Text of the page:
Requirements for decloaking VPN traffic

The targeted host needs to accept a DHCP lease from a server controlled by the attacker and must have a DHCP client that supports DHCP option 121.

We want to highlight some methods an attacker on the same network can use to pose as the DHCP server:

  • Setting up a rogue DHCP server that performs a DHCP starvation attack to deplete the real DHCP server’s address pool, followed by responding to new client requests. We have successfully conducted this in lab settings and are preparing a detailed blog post on the subject.
  • A rogue DHCP server that quickly responds to DHCPDISCOVER messages, exploiting the common DHCP client behavior of accepting the first lease offer received.
  • Using ARP spoofing to intercept communications between the real DHCP server and the client, particularly waiting for the client to renew its lease.

Performing the attack

This attack involves operating a DHCP server on the same network as a targeted VPN user and configuring it to designate itself as the gateway. When traffic reaches the gateway, an attacker employs traffic forwarding rules on the DHCP server to reroute the traffic to a legitimate gateway while monitoring it.

The routes an attacker may set can be chosen arbitrarily, and they have the flexibility to configure multiple routes as necessary. By introducing routes that are more specific than the /0 CIDR range typically used by VPNs, would-be attackers can prioritize these routing rules above those established by the VPN’s virtual interface. For instance, setting multiple /1 routes allows for effective mimicry of the route that is commonly set by VPNs to handle all traffic.

Introducing such a route also ensures that network traffic is directed over the same interface as the DHCP server rather than the VPN’s virtual network interface. This functionality, though not explicitly detailed in the RFC, is deliberate. Consequently, the traffic routed through the paths an adversary may establish is not encrypted by the VPN’s virtual interface but is instead sent through the network interface communicating via DHCP server. This allows for the attacker to choose which IP addresses are routed through the VPN tunnel and which are handled by the network interface connected to a DHCP server.

Fixes: Network Namespaces

Employing network namespaces on Linux can effectively resolve this issue, although it is not commonly implemented. 

WireGuard’s documentation illustrates the possibility of using a namespace to isolate all applications whose traffic should go through a VPN, directing it to another namespace linked to a physical network interface. This approach, though, seems to be specific to Linux, and it remains uncertain whether equally robust solutions exist for Windows, MacOS, or other operating systems.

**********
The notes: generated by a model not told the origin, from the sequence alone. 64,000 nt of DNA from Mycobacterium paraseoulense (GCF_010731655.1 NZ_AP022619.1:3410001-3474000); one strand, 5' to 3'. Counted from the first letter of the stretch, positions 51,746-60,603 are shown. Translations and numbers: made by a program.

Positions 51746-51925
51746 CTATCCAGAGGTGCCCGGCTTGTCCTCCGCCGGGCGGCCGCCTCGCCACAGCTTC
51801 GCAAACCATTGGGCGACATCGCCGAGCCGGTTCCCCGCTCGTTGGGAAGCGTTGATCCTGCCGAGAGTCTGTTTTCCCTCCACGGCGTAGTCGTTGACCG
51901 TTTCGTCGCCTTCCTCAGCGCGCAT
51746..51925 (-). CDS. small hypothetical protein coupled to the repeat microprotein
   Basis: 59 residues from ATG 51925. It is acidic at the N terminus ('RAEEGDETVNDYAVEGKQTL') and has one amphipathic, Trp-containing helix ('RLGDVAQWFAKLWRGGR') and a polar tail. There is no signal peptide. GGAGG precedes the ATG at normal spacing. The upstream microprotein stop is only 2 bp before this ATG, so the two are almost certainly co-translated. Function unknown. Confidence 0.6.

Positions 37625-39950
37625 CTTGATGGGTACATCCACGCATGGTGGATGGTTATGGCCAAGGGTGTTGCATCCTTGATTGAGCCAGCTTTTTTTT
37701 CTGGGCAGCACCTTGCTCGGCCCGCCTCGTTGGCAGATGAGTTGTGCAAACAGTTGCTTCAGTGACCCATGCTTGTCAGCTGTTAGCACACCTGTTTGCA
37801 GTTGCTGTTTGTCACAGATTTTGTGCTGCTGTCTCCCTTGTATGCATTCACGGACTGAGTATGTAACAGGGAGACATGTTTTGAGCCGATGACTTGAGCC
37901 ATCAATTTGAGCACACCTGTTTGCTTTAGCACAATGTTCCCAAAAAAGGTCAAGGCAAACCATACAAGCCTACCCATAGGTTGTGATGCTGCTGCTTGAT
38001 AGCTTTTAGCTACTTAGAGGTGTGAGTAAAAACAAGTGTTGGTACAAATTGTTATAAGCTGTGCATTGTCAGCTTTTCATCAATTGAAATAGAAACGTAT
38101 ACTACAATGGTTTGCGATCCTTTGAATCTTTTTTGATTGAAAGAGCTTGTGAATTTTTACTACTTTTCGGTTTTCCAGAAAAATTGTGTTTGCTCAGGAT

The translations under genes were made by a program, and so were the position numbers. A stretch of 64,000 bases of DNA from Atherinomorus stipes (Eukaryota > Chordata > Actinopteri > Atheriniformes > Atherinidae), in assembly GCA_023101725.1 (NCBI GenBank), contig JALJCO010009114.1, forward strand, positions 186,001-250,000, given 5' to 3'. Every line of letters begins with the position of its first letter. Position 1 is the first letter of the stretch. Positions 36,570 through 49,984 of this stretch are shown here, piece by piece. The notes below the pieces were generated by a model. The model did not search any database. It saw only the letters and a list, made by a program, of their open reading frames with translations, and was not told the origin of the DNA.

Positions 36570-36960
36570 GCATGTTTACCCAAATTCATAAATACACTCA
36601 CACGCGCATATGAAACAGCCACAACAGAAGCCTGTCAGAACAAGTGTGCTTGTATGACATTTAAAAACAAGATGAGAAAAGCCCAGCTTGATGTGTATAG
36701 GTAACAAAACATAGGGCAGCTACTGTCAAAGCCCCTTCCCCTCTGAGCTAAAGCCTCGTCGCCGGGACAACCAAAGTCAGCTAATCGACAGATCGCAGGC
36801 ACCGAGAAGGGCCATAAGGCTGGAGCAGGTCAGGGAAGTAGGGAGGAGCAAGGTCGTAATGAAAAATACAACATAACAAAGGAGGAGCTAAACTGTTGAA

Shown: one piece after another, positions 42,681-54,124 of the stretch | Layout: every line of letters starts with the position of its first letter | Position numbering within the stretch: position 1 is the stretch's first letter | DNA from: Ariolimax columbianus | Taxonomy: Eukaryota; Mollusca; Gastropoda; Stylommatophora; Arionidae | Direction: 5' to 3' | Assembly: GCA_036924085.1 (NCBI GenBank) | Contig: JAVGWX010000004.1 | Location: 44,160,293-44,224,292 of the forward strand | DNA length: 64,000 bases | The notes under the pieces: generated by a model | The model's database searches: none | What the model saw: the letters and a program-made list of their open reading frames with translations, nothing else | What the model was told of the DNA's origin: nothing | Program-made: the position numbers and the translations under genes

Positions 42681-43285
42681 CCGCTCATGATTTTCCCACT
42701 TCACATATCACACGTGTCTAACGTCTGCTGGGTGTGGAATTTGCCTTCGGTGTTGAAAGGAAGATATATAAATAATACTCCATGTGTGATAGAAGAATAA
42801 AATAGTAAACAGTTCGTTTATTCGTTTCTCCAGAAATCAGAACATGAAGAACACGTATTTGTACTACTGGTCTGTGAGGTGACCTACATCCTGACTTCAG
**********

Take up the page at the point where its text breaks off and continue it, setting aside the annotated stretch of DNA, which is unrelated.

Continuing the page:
Firewall Rules Overview in VPN Services

VPN services typically set firewall rules to block all incoming and outgoing traffic on the physical network interface, except for traffic to and from DHCP and VPN server IP addresses, which is necessary to maintain connections to the LAN and the VPN server. Alternatively, employing deep packet inspection could allow only DHCP and VPN protocols, but this might lead to a reduction in performance.

Limitations of Firewall Rule Mitigations

Firewall mitigations often selectively block traffic using the DHCP route, thereby introducing a side-channel vulnerability. Attackers can exploit this side-channel to ascertain the destination of encrypted VPN traffic by comparing traffic volumes under normal conditions to those after malicious route configurations that block traffic are introduced.

With sufficient data, it is possible to statistically determine a targeted user’s traffic destination. However, since most internet traffic is secured by TLS, the intercepted traffic would predominantly reveal only the destinations and protocols, making the side-channel less effective.

Possible uses of the side-channel include:

  • Screening traffic against a specific list.
  • Selectively denying traffic as a form of censorship.
  • Utilizing IP space denial and binary search techniques to quickly map all active connections.

Ignoring DHCP Option 121

Another mitigation strategy involves disabling DHCP option 121 while a VPN is active. Notably, Android devices, which do not support DHCP option 121, are inherently protected from this issue. Nonetheless, disabling option 121 can disrupt network connectivity, which is a significant consideration for its implementation on platforms like Android. This mitigation would need to be compulsory, as attackers could force network access to be re-enabled by the VPN or user.

Using a Hotspot or Virtual Machine

Creating a temporary Wi-Fi network via a hotspot, controlled by a cellular device with password protection and automatic network address translation, ensures a secure LAN environment free from unauthorized local network access. Similarly, using a virtual machine with its network adapter set to non-bridged mode can provide an additional layer of security.

Do not use untrusted networks if you need absolute confidentiality of your traffic.

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Nathan primarily writes about emerging technologies, sustainability in engineering practices, robotics, and the intersection of artificial intelligence with daily life. He also explores the impact of scientific advancements on society and the environment.

This post has 1 Comment

  1. Absolutely amazingly awesome interesting article. Mind blowing holes in VPN. Dangerous to everybody. I am shocked, and amazed.